Twanglish Lesson: Kindly

Today’s Twanglish Lesson is one that always makes us smile when we hear it in person, but – and we’re only being honest here – makes us cringe when heard on television. That’s because it is typically being uttered by one of our toothless brethren – you know, those who aren’t exactly camera-friendly…bless their hearts.

But whether pointing out the general direction of the UFO they spotted while maintaining their “night crops” in the forest or describing the odorous similarity between their neighbor’s puppy mill and the family hog farm, this is the word to bring that simile to non-specific life:

Near ‘Bout  -adverb 1. Of a sort:

We was at the Walmarts and got some eddie-mamie, which is kindly like a Japanese pole bean.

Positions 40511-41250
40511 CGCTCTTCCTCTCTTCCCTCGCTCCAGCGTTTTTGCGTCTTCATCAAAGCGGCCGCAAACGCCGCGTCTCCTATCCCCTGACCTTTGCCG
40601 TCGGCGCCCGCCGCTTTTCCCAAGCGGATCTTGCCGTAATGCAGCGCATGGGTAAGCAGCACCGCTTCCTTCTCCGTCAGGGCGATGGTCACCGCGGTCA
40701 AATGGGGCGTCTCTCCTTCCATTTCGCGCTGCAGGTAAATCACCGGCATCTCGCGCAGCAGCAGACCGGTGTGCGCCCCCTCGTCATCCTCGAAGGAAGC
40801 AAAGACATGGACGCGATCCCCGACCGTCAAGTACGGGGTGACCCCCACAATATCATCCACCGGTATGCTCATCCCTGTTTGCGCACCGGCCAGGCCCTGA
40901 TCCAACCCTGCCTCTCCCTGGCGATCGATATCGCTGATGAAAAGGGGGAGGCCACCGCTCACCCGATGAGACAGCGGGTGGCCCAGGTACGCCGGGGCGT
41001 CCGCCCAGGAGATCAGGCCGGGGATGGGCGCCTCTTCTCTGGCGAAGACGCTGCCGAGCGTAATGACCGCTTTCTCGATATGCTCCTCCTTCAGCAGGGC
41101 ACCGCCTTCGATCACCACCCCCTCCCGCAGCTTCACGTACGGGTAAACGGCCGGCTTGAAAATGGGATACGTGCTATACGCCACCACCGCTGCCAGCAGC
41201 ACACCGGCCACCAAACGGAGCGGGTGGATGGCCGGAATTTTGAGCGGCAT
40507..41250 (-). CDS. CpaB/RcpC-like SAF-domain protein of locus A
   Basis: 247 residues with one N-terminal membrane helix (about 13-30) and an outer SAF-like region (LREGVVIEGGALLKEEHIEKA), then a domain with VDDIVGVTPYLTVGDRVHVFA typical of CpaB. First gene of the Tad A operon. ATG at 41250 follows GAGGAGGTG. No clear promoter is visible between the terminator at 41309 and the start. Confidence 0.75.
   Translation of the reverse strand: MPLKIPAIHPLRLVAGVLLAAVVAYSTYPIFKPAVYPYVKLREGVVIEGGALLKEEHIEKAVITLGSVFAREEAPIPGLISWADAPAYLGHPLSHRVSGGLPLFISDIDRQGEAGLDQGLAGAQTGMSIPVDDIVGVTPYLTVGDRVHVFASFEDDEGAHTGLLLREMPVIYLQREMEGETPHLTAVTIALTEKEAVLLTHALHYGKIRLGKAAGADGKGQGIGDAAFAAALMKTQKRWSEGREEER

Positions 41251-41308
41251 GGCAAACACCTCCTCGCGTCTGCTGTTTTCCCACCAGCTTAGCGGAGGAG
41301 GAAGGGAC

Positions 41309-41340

2. Approximate in time, number, degree. etc.:

She was a sweet gal, but kindly fat-complected.

SynonymsPert Near, Near ‘Bout

We know that some of you who have been corrupted by the ways of our Northern neighbors may think of “kindly” only as and adjectival or adverbial tool for describing a person or act of a convivial nature. There’s nothing wrong with that function of the word. In fact, we might use it ourselves from time to time. For example, if you’re looking for that definition of “kindly,” we’ll kindly ask you to look elsewhere. That’s not Twanglish; it’s just English. And we kindly like our definition better.

3 Responses to “Twanglish Lesson: Kindly”

  1. This is kindly off the subject, but have you ever heard the aforementioned popular superstore referred to as “Walmark”? Just curious… Oh, and that’s not to be confused with the “Kmark.”

  2. In West Virginia we add an apostrophe-“s” onto the end of big chain stores, most commonly Wal-Mart’s, K-mart’s, and Kroger’s. (“I bought it at Kroger’s,” and “I’m goin’ to Wal-Mart’s.” Sort of like, “I brought this from Dad’s,” or “I’m going to Aunt Bobbie Jo’s.”)

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